Mint Primer: Working longer is not the productivity fix India needs

According to the International Labour Organization, India’s output per hour per worker was $8.47 in 2021 (the latest available data). (Reuters)
According to the International Labour Organization, India’s output per hour per worker was $8.47 in 2021 (the latest available data). (Reuters)

Summary

  • Mint looks at the reasons for India's low productivity growth and what needs to be done to improve it

The growth of India’s labour productivity—output per person per hour—has been tepid. And working longer hours is not a solution. Mint looks at the reasons for the low productivity growth and what needs to be done to improve it.

How has India fared in recent years?

Labour productivity has been growing, but the pace of growth has declined over the last six years. Between 2004 and 2008, it registered a growth of 14%. It fell to a low of 4.23% in 2011 and then grew consistently, touching a high of 9.15% in 2016. Since then, the growth has fallen (see chart), barring a marginal post-pandemic spike in 2021. In 2022, it was just 2.53%. Experts worry that this number should have been higher given that India is witnessing large non-labour intensive (or capital-intensive) investments. Ideally, such investments increase productivity per worker.

How do we compare with other nations?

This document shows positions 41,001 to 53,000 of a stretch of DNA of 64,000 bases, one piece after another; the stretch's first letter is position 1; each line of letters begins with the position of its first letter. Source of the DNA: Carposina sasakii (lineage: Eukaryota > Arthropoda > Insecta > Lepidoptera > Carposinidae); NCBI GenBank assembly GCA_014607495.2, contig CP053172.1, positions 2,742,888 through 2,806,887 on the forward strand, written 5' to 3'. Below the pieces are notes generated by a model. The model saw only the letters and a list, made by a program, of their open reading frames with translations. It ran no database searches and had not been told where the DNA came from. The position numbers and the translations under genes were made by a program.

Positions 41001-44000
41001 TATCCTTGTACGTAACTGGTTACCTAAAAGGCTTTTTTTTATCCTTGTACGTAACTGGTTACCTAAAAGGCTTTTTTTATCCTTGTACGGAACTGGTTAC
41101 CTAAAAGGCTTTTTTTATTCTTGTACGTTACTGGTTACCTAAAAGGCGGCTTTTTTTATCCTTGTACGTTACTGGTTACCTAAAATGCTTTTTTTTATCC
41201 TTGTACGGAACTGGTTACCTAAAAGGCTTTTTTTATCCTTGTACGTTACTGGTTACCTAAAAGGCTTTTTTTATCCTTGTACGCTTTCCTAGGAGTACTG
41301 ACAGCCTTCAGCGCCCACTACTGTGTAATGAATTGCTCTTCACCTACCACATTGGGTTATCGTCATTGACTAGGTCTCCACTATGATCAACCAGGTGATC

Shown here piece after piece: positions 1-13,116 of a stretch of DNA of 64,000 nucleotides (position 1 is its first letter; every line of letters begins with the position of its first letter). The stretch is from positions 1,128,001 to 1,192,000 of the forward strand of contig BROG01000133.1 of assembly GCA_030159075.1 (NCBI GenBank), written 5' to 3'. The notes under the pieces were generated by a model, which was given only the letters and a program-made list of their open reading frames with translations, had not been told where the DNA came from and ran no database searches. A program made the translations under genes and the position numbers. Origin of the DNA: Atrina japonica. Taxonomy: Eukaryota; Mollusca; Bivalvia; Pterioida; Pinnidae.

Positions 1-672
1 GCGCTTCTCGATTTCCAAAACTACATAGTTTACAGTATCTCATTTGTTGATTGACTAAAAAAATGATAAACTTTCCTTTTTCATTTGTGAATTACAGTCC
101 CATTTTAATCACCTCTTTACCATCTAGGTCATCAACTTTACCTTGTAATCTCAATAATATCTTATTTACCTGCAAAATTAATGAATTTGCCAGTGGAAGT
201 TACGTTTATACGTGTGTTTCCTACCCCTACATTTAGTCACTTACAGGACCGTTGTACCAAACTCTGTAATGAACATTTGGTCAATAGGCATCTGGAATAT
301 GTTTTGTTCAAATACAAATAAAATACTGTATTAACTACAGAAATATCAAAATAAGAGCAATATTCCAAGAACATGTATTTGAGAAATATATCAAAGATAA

According to International Labour Organization (ILO), India’s output per hour per worker was $8.47 in 2021 (the latest available data). Developed nations, on the other hand, are way ahead. Output per worker per hour in the US was $70.68. For Germany and the UK, it was $58.31 and $51.35, respectively while for Japan, it was $39.60. China’s productivity per hour was $13.53. Qatar and UAE clocked higher numbers of $52.7 and $42.99, respectively. ILO, however, classifies them among countries that have ‘not so decent’ working environment as they force workers to put in more than 49 hours of work per week.

Graphic: Mint
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Graphic: Mint

What contributes to the low productivity in India?

Primarily, the structure of manufacturing. India is mainly into low-value high-volume production. Investment in innovation and technology, both by the government and private companies, is low and where there is investment, the intensity of its use is poor due to inadequate skilling. And there are issues of management quality and work culture.

Will longer work hours increase productivity?

No. Indians already put in more hours at work. According to ILO data, Indians workers in 2021, on an average, worked 47.7 hours a week compared to Japan’s 36.6, Germany’s 34.3, the US’ 36.4 and China’s 46.1. More than longer work, Indian workers need to be skilled to handle higher technology content and automation. This is critical if we have to move up the manufacturing value chain. Also, there is an urgent need to match education to the needs on the ground, especially when it comes to vocational training.

How can productivity be raised significantly?

According to World Intellectual Property Organization, India filed 55,718 patents applications in 2022. This pales into insignificance against China’s 1.5 million and the US’ 500,000. Our gross R&D spend fell from 0.65% of GDP in 2017-18 to 0.64% in 2020-21. Higher investment in technology and innovation will help India climb the manufacturing value chain. Company managements should experiment, look for best practices and accept failures as they embrace technology and produce high value products.

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